How Does Your Car Get Stained?

So, how does this sticky substance end up on your vehicle? This is a very important question to ask, since understanding how tar gets there allows you to take the necessary measures to prevent it from coming back again in the future.

This substance can land on your vehicle in many ways.

  • Driving on a newly made or repaired road will likely deposit the substance on your vehicle.
  • Watch out for freshly filled potholes as well.
  • Passing by a construction site or construction trucks might also splash some of the substance on your vehicle.
  • Asphalt melts with high heat. In hot weather, it softens and becomes sticky. When driving over it, particles can splash over your car paint. If you’re not guilty yourself, passing vehicles driving on the melting bitumen might help the substance reach you.

Why Is It Important to Remove Tar from Cars?

So, why is it important for people to take the time, effort and elbow grease to clear tar stains from their vehicles, anyways?

First things first, resell value and helping a vehicle last over time are both important to most car owners.

Giving your car a regular and thorough cleaning is necessary to keep it in good shape. Tar-free, it also gives your vehicle a shiny and maintained look.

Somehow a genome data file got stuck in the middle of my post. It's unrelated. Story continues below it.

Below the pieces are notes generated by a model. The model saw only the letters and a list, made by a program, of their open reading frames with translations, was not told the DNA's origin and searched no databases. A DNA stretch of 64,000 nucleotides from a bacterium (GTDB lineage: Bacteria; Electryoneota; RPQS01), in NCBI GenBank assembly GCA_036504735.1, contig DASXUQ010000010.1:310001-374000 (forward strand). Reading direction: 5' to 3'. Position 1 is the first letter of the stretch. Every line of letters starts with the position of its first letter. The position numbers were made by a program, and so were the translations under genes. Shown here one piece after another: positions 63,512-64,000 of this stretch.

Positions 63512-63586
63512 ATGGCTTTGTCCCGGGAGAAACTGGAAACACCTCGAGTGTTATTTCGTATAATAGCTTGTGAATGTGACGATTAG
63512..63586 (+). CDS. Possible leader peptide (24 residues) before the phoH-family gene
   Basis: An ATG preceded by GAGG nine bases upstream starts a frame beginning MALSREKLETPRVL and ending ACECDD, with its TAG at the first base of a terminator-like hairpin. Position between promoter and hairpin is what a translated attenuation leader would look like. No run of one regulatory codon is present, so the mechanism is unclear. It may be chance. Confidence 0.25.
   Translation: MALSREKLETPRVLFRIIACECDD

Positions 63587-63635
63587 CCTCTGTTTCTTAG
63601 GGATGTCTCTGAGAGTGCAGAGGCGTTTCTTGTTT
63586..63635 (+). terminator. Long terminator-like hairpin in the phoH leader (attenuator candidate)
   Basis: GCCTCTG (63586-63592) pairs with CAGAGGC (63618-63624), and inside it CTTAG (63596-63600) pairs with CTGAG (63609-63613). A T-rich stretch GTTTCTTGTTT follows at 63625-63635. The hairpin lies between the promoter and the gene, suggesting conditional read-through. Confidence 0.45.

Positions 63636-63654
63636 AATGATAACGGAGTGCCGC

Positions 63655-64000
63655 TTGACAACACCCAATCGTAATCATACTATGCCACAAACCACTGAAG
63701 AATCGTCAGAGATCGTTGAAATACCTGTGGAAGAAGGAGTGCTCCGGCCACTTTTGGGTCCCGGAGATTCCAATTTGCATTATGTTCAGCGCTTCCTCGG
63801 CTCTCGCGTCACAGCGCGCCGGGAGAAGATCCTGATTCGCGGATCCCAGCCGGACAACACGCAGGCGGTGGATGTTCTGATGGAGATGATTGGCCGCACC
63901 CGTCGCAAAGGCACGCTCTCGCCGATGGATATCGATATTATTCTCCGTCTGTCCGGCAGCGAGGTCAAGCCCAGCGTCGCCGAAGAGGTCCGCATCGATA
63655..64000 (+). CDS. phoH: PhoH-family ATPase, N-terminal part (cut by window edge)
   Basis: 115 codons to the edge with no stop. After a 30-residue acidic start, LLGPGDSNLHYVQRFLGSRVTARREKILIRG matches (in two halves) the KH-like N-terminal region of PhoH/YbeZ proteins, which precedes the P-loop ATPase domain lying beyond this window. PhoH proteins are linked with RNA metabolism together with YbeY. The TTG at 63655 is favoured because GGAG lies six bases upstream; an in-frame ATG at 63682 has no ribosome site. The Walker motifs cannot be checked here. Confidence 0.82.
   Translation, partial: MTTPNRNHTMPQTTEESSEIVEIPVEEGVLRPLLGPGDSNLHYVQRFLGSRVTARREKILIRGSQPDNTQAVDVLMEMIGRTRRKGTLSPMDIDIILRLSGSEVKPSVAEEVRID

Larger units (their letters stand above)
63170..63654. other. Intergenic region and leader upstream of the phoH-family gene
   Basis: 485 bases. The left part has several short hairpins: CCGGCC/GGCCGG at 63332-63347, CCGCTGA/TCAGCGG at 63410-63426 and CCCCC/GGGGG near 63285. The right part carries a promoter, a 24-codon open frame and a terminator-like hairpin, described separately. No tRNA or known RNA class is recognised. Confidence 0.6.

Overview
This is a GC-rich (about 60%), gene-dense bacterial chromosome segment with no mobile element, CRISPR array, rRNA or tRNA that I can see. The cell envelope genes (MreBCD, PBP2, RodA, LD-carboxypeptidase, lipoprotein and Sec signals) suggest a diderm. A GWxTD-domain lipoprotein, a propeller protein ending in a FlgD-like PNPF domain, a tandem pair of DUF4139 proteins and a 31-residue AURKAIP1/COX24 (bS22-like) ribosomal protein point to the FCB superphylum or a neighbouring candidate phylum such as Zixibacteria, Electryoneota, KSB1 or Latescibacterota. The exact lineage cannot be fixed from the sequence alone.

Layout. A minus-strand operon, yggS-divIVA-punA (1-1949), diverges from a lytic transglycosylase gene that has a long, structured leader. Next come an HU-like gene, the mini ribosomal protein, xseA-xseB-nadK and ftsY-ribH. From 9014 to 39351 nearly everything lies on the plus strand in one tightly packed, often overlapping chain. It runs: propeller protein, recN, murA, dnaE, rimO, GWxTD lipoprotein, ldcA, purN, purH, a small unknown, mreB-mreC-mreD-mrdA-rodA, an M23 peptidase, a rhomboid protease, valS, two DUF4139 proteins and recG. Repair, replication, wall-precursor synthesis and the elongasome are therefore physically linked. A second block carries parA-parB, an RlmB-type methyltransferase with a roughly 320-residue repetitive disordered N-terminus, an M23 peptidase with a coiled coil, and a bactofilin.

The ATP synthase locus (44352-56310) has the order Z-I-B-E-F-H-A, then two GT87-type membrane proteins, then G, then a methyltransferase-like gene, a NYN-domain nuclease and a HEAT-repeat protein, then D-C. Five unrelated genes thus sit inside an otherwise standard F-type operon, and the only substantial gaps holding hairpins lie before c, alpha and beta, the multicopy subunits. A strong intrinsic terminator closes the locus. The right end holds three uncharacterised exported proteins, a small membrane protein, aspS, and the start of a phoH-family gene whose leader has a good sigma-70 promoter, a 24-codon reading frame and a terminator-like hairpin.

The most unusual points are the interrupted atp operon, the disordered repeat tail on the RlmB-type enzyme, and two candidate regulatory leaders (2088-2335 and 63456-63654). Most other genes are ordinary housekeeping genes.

Also, a fair amount of this substance can also become a fire hazard. Better safe than sorry! (Just in case this does happen, be well prepared beforehand by keeping a fire extinguisher in your car).

When spread on the doors, the sticky substance can easily migrate to your clothes or anything else coming in contact with it. Taking off tar from fabric is at least as difficult to remove, if not more difficult than removing the tar from your vehicle.

So, these stains should be removed as soon as you notice them. Although it takes time to dry, once hardened, it will be very challenging to wipe the tar off your car. It’s also not a wise idea if you’re trying to avoid damaging the paint of your car.

The important point we’re trying to get across is this: The longer you wait to get rid of these stains, the more significant a toll this will all take on your wallet.